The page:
Arcades have always sought after your quarters, providing money-making machines that asked for more if you wanted to continue. Of course, they never made these games very easy. That wouldn’t have been a good business decision. It became many people’s pastime to go to the arcade and enjoy a good time. Some of the old classics were Galaga and Space Invaders, which pitted players against alien invasions. Zeroptian Invasion takes these ideas and… well, takes them. As you progress, enemies will change to a different color as you defeat the bosses. This gives a little bit more life to the waves of enemies, specifically the bosses. As far as casual goes, this game nails it.
Here’s what I liked:
Like it was made in the 1970s — It’s a blast from the past. Everything about it is straight from the original games that inspired. The music and sound effects are good but so very bland, which actually matches the boring graphics. The goal wasn’t to create something entirely new and amazing, but instead to let people relive old memories of the classic arcade days. Nostalgia, as much as I hate that word, is bleeding from the screen when you play.
No Quarters Needed — If your ship gets vanquished, you can simply continue. You may have to start the set of levels over again, but you will not have to start from scratch. Your score gets stripped but for a lot of people that won’t matter. People like to finish a game and if you had to start over after getting far, you would probably just quit. Also, I would like to mention to achievement hunters that this is an extremely short and easy game to complete. You can be done with it in as little as ten minutes or less.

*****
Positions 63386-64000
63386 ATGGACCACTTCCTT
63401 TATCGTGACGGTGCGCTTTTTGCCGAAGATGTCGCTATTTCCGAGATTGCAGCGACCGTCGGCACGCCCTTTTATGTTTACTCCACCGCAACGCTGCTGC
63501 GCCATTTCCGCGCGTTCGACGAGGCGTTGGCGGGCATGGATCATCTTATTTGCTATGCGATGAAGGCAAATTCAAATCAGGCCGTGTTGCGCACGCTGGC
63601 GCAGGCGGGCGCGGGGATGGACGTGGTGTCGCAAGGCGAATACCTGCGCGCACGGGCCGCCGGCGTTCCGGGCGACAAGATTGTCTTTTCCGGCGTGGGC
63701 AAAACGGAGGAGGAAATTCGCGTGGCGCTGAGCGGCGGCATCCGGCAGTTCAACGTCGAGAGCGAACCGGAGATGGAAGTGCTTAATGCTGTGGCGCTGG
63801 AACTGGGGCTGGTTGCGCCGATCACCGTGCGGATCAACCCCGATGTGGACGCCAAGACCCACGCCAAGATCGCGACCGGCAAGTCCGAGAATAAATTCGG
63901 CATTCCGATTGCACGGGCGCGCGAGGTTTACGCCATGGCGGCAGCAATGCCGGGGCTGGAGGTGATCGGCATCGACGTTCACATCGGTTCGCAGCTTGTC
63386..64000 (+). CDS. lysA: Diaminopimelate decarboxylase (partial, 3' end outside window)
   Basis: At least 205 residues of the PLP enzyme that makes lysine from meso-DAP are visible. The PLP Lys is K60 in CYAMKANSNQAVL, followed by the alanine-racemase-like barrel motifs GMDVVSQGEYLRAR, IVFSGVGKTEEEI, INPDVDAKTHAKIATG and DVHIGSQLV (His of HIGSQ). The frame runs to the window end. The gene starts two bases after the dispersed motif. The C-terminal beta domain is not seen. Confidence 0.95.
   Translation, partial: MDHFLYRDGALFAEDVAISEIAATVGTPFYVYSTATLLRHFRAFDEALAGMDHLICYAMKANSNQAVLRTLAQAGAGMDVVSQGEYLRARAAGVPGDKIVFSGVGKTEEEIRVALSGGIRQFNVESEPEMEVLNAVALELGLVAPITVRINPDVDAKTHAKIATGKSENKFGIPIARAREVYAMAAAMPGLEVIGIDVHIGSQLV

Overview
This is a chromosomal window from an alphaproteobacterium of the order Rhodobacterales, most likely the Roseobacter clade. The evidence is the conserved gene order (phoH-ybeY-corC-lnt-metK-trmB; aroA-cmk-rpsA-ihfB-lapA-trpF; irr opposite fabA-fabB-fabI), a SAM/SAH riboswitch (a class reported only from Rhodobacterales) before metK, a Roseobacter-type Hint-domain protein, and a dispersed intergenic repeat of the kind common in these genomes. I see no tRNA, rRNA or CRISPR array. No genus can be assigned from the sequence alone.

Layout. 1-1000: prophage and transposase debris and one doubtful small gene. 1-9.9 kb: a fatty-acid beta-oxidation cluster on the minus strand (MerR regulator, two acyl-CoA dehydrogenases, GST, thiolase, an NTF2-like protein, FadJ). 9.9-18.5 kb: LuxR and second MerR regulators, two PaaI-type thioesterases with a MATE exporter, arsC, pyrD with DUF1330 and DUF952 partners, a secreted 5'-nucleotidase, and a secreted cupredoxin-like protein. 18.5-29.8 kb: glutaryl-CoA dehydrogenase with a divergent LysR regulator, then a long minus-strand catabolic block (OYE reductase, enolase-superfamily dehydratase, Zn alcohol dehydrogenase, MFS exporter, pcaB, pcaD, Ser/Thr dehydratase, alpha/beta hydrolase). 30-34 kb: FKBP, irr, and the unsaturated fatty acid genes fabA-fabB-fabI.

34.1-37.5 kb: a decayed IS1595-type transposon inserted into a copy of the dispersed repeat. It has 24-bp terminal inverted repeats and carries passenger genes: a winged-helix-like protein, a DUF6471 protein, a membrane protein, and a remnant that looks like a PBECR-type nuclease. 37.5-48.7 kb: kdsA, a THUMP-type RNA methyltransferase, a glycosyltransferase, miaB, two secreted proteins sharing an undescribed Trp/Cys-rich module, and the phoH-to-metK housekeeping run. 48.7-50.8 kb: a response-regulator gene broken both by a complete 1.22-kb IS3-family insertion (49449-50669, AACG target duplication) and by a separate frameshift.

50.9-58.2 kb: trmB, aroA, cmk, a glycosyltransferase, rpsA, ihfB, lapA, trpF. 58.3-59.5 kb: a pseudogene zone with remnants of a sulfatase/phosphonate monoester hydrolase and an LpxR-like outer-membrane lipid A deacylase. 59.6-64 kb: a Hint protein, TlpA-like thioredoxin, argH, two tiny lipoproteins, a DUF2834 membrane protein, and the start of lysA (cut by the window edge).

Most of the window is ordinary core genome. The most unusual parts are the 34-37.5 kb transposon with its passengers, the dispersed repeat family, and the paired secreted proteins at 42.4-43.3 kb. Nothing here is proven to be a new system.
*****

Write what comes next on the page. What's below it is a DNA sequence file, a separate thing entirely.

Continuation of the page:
Here’s what I didn’t like:
Extra Options — There is no extra anything. You get what you get. Well, there is one option to turn the screen around making it more difficult but resembling that of a tabletop arcade game. I don’t know if I count that. The best time I’ve had with an older game was Pac-Man Championship Edition. It took its old school blueprints and added beautiful special effects and more current fast-paced sounding music. I appreciated it because it used its base idea and showed how it could mature to still be relevant. Meanwhile, in Zeroptian Invasion, there is nothing that was added to this specific genre. Not one extra cool option is setting it apart from Galaga or Space Invasion. In fact, those games have their own new editions that implement the features I would have liked to see.
Well that was fast — You can pretty much get everything out of the game within 15 minutes. Besides new bosses and color-changing enemies, there is absolutely no redeeming value in finishing the fight. Unless you’re a die-hard fan of this genre, you’ll likely be quitting pretty quickly. There are several other games that give you more entertainment through mini games. There really isn’t> much to say about Zeroptian because there is hardly any content within it.
While it’s nice to live back in the day, nothing is new enough to want to play Zeroptian Invasion for more than a few rounds. If people have a craving to play those older arcade classics, they can simply play them. There aren’t any actual problems. Everything works and plays just fine. It just isn’t very fun. Nothing new is present, just recycled ideas. It’s like an old classic car that wasn’t restored. Though in this case, it was never actually a classic. It’s a new car bearing a resemblance to a classic.
Score: No Appeal
Zeroptian Invasion was published by Ratalaika Games S.L. and developed by Josyanf1 on Xbox One. It was released on April 24, 2019, for $4.99. A copy was provided for review purposes.